It takes more than medicine...


Hemophilia Day at the Capitol

Published December 12, 2013


By Michelle Putnam, Associate Director of Research and Advocacy

Each year, starting in January, the Georgia General Assembly meets for its yearly legislative session. During these 40 days, our representatives and senators will pass new laws, including an annual budget. Unlike Congress in Washington, DC, state legislators have a very limited amount of time to get things done. Each legislative session, they see hundreds of bills cross their desks, which means they rely on constituents and experts to help them sort through what should become law and what should not.

When it comes to bleeding disorders, you are both the constituent and the expert. Recognizing this, Hemophilia of Georgia has hosted an annual lobby day each legislative session. Each year a resolution is passed on either the floor of the House or Senate, declaring it Hemophilia Day at the Capitol, and members of the bleeding disorder community visit personally with their legislators. Many people in the General Assembly are not familiar with bleeding disorders, and have no idea how it can impact a family. By sharing your story, we hope that the next time your legislator considers a healthcare bill he or she will remember how it could impact you.

The 2014 Hemophilia Day at the Capitol will be Monday, January 27. On that day the General Assembly will introduce a resolution recognizing Hemophilia of Georgia and the bleeding disorder community. We will visit with legislators and host a Hemophilia of Georgia table inside the Capitol. This coming year, our priorities will be to educate legislators on the economic impact of having a bleeding disorder. Many of them have never met a person with hemophilia or von Willebrand Disease. They do not know how expensive medications can be, or how important it is to have access to a treatment center and a pharmacy that specializes in caring for people with bleeding disorders. Educating lawmakers is one step in ensuring that our community continues to get the comprehensive care we need in order to live productive lives.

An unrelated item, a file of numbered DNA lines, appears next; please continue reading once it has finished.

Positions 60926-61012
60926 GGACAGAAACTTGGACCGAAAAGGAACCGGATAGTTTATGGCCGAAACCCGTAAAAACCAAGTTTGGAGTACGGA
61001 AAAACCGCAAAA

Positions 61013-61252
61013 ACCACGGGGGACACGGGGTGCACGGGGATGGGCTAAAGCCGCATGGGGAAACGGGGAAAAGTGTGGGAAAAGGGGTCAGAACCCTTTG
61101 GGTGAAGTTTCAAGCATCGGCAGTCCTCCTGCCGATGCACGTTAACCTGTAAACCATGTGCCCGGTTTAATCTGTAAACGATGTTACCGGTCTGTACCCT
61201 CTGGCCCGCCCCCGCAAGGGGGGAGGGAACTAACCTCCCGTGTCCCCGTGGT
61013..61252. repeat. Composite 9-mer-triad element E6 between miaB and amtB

Of course, members of the bleeding disorder community do not advocate only one day out the year. Whether telling a school administrator about a child’s condition, or explaining the disorder to an in-law or other family member, or even educating an emergency room doctor, we consistently share our stories. So, why should we limit ourselves to just one advocacy day at the Capitol?

Although our official Hemophilia Day at the Capitol will be on Monday, January 27, we realize that some of you will be unable to make it on that day. You can still arrange a day to meet with your senator and representative. We invite you and your family to join us at the Capitol anytime between January 13, 2014 and April 30, 2014. If you would like to RSVP for Monday, January 27, or if you would like to schedule another day to meet your representative and senator, please contact Michelle Putnam at the HoG office. You can call her at 770.518.8272 or email her at You can also find out more by visiting our website.

Healthcare is always changing, and it is something that affects many facets of our lives: our health, our well-being, and our pocketbooks. Why not take the time to talk with the representatives and senators that make these decisions? Advocates like to say, “If you’re not at the table, then chances are you’re on the menu.” This year, we want to give you as many opportunities as possible to be at the table. We hope you’ll join us.